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What is Driving the Gold Market?

Posted by Larry Doyle on May 12th, 2010 3:22 PM |

While equities are rebounding nicely today, overall equity volumes remain generally light. That said, there is a bigger development in the markets today. What is it? The shiny yellow stuff is on fire.

Gold is trading close to 1250/oz. and making new highs in the process.

What is driving the gold market? As The Wall Street Journal reports in writing, Gold Prices Extend Climb:

“The gold price is being driven by … the rising concern of the ‘exit strategy’ for central banks given that the ECB is the latest agency to join the (quantitative easing) bandwagon,” JP Morgan analyst Michael Jansen said in a note.

“Indeed, the perceived breach of the ECB’s independence … adds to the view that in the long-term monetary and fiscal authorities will be forced to choose between anemic economic conditions or monetary-driven inflation.”

Anemic economic conditions or monetary-driven inflation? Little wonder why we are witnessing civil unrest in Greece today. What about other Euro-zone nations? What about the UK? The US?


All That Glitters Is Not Gold

Posted by Larry Doyle on December 22nd, 2009 12:45 PM |

The recent spike higher in the U.S. Dollar Index is having a dramatic impact on a variety of markets, but none more than gold.

Gold traded over $1200/oz. a mere few weeks ago, but it has retraced 10% from that level and is now trading at approximately $1080/oz.  Many long term prognosticators forecast that our greenback will continue its trend lower. As such, commodities in general and gold specifically should benefit.

That said, I remain concerned about getting heavily involved in commodities, especially gold, because of the fact that there are many short term speculators involved in this sector. What happens given the preponderance of those market participants? Excessive volatility in the price action.

With gold dropping off the face of the cliff as pictured below, it is highly likely to fall into the $1050/oz range. Why that level? $1050 represents an approximate 50% retracement of gold’s move on the year.

Unless you are the type thrilled and skilled at skiing black diamonds, I recommend keeping gold plays to a small percentage of an overall portfolio.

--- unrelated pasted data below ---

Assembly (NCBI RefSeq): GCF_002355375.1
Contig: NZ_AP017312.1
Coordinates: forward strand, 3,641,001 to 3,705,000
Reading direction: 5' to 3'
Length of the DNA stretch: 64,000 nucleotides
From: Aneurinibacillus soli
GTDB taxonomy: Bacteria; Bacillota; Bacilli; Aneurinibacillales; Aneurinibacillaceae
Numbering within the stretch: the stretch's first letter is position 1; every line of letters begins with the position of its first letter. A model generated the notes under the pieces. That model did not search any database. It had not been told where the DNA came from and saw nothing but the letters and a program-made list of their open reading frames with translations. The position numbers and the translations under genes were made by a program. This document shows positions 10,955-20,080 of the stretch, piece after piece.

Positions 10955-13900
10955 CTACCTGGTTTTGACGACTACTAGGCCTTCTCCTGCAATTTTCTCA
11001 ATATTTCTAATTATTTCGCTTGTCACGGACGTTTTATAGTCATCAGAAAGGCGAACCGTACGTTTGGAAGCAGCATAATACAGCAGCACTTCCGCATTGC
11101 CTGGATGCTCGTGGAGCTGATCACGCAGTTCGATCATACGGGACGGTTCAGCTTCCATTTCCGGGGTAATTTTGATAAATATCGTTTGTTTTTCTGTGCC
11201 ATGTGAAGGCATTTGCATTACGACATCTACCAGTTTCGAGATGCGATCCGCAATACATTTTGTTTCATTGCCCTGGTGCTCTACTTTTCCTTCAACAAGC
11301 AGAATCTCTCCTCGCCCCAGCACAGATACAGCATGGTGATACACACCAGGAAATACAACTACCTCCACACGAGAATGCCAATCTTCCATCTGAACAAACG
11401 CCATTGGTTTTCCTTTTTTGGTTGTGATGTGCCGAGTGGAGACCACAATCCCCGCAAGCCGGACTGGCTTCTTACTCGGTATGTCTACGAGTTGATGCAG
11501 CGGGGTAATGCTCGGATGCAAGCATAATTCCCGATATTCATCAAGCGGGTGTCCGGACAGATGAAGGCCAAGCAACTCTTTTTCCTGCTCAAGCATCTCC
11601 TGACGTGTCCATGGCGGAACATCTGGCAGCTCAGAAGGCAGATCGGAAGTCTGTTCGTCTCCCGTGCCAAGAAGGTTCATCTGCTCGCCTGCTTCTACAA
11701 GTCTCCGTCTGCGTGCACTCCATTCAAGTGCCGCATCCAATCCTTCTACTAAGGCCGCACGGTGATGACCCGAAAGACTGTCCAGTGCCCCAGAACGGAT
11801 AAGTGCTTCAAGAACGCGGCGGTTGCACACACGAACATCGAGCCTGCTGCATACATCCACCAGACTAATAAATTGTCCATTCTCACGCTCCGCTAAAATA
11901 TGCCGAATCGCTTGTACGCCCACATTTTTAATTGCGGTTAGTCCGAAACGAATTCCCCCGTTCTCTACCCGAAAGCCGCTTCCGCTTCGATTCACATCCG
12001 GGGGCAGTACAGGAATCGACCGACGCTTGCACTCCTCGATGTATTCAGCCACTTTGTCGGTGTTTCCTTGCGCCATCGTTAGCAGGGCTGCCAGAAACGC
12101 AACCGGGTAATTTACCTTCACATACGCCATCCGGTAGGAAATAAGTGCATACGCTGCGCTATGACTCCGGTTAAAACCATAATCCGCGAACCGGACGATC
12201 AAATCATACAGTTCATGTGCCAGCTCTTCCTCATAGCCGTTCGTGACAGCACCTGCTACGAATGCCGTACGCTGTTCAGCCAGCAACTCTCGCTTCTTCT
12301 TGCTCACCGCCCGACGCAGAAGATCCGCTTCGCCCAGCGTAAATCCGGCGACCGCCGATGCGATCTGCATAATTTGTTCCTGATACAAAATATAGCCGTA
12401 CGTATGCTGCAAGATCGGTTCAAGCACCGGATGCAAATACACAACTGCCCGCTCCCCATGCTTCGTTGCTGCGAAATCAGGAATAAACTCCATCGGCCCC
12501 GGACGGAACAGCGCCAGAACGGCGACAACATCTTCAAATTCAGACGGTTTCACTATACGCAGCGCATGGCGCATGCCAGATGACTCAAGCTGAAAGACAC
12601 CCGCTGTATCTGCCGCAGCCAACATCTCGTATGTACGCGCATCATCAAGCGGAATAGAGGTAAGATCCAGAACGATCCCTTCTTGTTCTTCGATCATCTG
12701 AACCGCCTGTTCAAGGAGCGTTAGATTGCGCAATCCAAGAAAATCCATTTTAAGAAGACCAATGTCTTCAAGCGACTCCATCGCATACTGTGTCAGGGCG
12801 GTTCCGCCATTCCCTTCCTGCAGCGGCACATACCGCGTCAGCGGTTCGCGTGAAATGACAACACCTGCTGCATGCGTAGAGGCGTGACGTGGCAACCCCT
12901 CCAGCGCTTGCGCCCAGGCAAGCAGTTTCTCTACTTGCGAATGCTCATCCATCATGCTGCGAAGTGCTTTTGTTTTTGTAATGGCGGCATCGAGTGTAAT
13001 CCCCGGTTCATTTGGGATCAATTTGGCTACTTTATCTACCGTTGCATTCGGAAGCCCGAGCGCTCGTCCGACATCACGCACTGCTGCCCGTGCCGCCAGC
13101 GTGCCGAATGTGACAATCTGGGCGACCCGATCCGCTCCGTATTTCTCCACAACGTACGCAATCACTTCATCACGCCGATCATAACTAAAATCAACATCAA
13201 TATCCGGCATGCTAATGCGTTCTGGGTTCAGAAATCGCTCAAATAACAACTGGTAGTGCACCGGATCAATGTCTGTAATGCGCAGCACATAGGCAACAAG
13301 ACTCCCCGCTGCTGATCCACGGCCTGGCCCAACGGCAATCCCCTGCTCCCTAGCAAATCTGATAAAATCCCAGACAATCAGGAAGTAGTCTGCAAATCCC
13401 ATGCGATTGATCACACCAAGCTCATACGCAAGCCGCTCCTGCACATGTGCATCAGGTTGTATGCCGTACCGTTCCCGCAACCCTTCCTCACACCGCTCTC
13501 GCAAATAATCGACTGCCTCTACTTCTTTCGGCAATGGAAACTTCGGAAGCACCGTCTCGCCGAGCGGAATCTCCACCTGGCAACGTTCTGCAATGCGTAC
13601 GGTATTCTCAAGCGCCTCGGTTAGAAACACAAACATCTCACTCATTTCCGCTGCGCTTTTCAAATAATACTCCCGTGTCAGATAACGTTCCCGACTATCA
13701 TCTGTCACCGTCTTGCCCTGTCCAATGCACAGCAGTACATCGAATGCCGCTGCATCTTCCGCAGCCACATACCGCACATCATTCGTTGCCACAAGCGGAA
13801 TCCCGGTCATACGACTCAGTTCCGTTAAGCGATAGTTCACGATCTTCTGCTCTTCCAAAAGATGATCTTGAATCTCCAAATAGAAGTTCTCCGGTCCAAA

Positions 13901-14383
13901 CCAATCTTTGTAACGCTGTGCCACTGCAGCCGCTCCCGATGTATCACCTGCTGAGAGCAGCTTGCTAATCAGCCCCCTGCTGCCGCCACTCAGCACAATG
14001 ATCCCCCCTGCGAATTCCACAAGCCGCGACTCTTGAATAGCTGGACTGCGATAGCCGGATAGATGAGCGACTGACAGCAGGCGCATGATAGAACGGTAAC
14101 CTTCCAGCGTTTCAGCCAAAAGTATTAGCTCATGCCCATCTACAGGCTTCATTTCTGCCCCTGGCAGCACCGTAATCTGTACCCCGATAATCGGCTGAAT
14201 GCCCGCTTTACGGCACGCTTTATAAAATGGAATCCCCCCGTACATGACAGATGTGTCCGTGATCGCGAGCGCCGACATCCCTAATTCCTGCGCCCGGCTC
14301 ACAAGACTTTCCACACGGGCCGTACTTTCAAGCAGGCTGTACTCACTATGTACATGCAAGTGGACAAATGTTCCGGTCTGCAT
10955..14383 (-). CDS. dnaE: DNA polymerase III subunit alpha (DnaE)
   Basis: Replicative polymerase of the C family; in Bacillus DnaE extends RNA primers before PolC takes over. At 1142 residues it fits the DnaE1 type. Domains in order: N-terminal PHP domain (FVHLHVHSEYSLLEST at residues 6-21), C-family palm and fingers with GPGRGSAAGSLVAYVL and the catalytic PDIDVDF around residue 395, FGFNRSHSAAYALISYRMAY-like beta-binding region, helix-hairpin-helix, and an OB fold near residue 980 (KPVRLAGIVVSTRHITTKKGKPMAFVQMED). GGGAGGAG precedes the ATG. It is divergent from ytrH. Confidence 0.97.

Dollar Carry Trade Remains in Vogue

Posted by Larry Doyle on December 4th, 2009 3:47 PM |

Today’s price action in the markets is very telling. What is it telling us? The dollar carry trade remains in vogue and technicals continue to dominate overall flows much more than fundamentals. Let’s navigate.

Recall that the weakness in the U.S. dollar has facilitated a large number of hedge funds, market speculators, and to a less extent investors to borrow dollars and buy a variety of risk based assets. What assets? Equities, a wide array of bonds, a basket of commodities, primarily gold. How are these sectors performing?

After an initial spike of 1-1.5% across the equity markets, these major market averages have retraced and are now effectively unchanged to slightly better on the day. Is that a sign of investors not believing in the details of the employment report? No, anything but. In fact, I believe the equity performance today is quite strong given the fact that the dollar has increased by 1.6%.

Bonds have traded in a very narrow range. Interest rates moved higher by approximately 12 basis points (.12%) and have sat there almost all day. The question that now comes back front and center is when the Fed will decide to raise rates. While most analysts had written off the possibility of an increase in rates prior to 2011, now analysts are projecting that the Fed may raise rates by mid-2010.

If rates do rise here, what does that do for our greenback? It will do better and it is doing just that today. As I referenced the U.S. Dollar Index has increased by 1.6%. (more…)

Second Stimulus Speculation Submarining Bonds and Supporting Gold

Posted by Larry Doyle on November 3rd, 2009 3:09 PM |

What are the biggest stories in the market today? Consider the following . . .

1. Warren Buffett makes his single largest acquisition ever with the $34 billion purchase of Burlington Northern

2. Ford posts surprisingly strong auto sales

3. Royal Bank of Scotland becomes the biggest banking bailout yet with another injection of capital

4. Johnson & Johnson announces plans to layoff 7% of its global workforce

Each of these developments is truly meaningful. Interestingly enough, numbers one and two are decidedly constructive while numbers three and four are clearly quite bearish about global prospects. Despite the magnitude of these stories, in my opinion, they pale in comparison to developments in the precious metals and bond markets today. What is happening? Let’s navigate.

The Treasury yield curve is steepening dramatically today with yields on longer term notes and bonds rising by 6 to 8 basis points, while shorter maturities are unchanged. A snapshot of the Treasury market is provided by WSJ Market Data.

Why is the curve steepening? What does that mean? What are the implications for other markets? All great questions. Let’s navigate further. (more…)

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